The Remains of the Day is Ishiguro’s third novel, and probably remains his most famous. Many people I know rate it as one of the best books they have read and two acquaintances consider it their favourite book. When I reviewed An Artist of the Floating World a few years back, I remarked on the similarity between it and The Remains of the Day, saying:
Although at first glance the two may seem different, the changes in setting and preoccupation are largely superficial. In fact, the storytelling is nearly identical. However, there is enough to distinguish them: while An Artist of the Floating World is about an individual on the losing side of a political battle addressing his place in his country’s (and his profession’s) past, The Remains of the Day considers an internal and more moral struggle.
In scouring the web for this post I was pleased to stumble upon an interview for the Paris Review in which Ishiguro says something very similar:
I looked at An Artist of the Floating World and thought, This is quite satisfactory in terms of exploring this theme about the wasted life in terms of career, but what about in your personal life? When you’re young, you think everything is to do with your career. Eventually you realize that your career is only a part of it. And I was feeling that. I wanted to write the whole thing again.
What I’m saying is I’ve written the same book three times. I just somehow got away with it.
So what explains The Remains of the Day’s runaway success and An Artist of the Floating World’s relative obscurity?
The story itself is seemingly a modest one. Stevens, an ageing butler, has been instructed to take a holiday by his new American employer, Mr. Farraday, and is on a tour of the West Country for a week. He has an ulterior motive: to recruit Miss Kenton, a housekeeper with whom he used to work, back to Darlington Hall. However, there is much greater complexity to the story as Stevens reflects back on his time serving the old master of the house, Lord Darlington. Stevens has strong opinions over the proper conduct of butlers, and allowed his life to be dictated by his job to a point where he prevented a relationship with Miss Kenton from even starting. Moreover, Darlington was a significant figure between the two World Wars, believed the Germans were treated too harshly by the Treaty of Versailles, and became a Nazi sympathiser. Stevens, whose notions of himself are entirely bound up in his role, is trying to reconcile his ideals of serving a great figure with that great figure’s diminished reputation. It’s a fascinating tale.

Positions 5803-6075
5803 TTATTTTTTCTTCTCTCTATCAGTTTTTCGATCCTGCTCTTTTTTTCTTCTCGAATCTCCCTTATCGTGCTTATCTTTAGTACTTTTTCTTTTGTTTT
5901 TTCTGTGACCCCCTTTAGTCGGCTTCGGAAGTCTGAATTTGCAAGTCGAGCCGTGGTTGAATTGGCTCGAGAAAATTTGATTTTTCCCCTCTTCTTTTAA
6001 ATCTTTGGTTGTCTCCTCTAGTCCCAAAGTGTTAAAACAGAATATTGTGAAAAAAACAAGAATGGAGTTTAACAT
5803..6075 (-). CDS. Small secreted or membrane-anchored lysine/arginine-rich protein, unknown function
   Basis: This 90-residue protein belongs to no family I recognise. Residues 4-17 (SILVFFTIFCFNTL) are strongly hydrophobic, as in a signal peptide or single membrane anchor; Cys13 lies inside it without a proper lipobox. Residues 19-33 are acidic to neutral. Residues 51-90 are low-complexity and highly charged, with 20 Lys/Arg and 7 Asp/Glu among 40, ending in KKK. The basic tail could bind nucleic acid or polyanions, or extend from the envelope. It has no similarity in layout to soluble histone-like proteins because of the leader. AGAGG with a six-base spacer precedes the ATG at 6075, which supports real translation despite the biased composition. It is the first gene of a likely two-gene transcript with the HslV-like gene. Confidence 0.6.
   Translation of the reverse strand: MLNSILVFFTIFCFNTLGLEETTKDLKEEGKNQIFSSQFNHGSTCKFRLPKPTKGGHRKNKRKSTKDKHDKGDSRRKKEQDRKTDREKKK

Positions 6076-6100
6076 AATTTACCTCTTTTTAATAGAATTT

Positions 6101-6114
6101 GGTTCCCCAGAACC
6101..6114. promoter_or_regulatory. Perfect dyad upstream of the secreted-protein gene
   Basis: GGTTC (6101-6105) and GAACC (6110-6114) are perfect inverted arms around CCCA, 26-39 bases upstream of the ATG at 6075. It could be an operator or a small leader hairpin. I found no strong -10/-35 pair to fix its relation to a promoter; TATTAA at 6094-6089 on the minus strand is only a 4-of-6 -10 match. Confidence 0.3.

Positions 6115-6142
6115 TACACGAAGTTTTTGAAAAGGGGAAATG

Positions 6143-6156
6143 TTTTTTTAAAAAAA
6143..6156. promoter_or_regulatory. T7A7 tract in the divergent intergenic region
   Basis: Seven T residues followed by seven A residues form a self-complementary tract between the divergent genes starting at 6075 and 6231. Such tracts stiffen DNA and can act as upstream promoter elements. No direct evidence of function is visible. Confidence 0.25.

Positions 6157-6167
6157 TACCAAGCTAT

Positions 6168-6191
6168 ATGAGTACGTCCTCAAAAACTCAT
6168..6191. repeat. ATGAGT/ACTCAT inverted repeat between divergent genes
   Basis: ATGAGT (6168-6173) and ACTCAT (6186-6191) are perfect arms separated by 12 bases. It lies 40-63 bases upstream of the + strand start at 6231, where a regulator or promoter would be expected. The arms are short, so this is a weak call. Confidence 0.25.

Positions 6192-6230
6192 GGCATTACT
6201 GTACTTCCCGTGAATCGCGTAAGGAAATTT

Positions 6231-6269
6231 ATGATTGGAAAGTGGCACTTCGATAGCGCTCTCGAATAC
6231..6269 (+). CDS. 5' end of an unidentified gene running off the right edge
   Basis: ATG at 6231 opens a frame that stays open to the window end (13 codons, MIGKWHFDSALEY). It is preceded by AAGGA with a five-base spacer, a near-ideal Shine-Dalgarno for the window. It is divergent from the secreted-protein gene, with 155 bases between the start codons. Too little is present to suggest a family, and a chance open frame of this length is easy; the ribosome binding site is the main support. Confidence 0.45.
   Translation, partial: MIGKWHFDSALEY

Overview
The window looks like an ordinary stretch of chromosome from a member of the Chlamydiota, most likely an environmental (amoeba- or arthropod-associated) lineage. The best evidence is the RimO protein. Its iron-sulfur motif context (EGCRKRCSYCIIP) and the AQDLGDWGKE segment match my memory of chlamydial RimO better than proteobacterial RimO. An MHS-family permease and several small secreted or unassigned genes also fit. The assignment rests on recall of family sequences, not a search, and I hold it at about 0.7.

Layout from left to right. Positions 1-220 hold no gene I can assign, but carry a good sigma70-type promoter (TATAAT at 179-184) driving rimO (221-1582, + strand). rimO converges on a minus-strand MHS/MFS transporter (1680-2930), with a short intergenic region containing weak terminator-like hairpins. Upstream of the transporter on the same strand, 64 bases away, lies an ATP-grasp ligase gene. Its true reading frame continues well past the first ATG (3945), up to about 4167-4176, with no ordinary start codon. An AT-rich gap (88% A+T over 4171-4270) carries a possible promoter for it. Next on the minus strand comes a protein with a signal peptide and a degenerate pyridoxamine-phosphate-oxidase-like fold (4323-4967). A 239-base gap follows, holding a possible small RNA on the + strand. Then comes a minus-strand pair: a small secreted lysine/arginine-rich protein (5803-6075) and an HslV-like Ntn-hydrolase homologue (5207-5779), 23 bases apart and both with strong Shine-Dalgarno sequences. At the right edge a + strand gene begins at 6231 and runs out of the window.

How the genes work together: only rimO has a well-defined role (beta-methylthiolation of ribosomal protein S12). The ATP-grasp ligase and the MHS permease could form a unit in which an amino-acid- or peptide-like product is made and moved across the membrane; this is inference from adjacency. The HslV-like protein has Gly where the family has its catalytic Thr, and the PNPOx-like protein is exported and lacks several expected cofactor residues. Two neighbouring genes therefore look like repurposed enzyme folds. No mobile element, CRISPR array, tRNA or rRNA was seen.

But the real strength of the book isn’t the story; it’s Ishiguro’s control of voice. Stevens is utterly convincing and the character is sustained superbly. As readers, we are completely aware of the political and historical significance of Lord Darlington’s conduct, and at times shocked by the things he condones, yet Stevens’ unwillingness to view the man in a poor light is never frustrating or implausible. Ishiguro renders it in a believable way. The Remains of the Day is, to my mind, an almost perfect novel and earns the high esteem in which it is held.
It’s curious, therefore, that Ishiguro followed this work with The Unconsoled which I found almost incomprehensible. Ishiguro explains this as a reaction to comments at the time:
If there was a criticism of my work during the first three books, perhaps it was that it wasn’t brave enough. […] There was a review of The Remains of the Day in The New Yorker that appeared to be a glowing review right up until the end. Then it said: the trouble with this is that everything works like clockwork.
The Unconsoled, which was intended to follow the “grammar of dreams” (events unfolding with little explanation, connection, or logic), definitely does not work like clockwork. So maybe it’s a success in that respect, and it seems to have encouraged Ishiguro to be a little bolder and a little more experimental in subsequent works. But I think I prefer clockwork, and to my mind, The Remains of the Day and An Artist of the Floating World remain Ishiguro’s best works.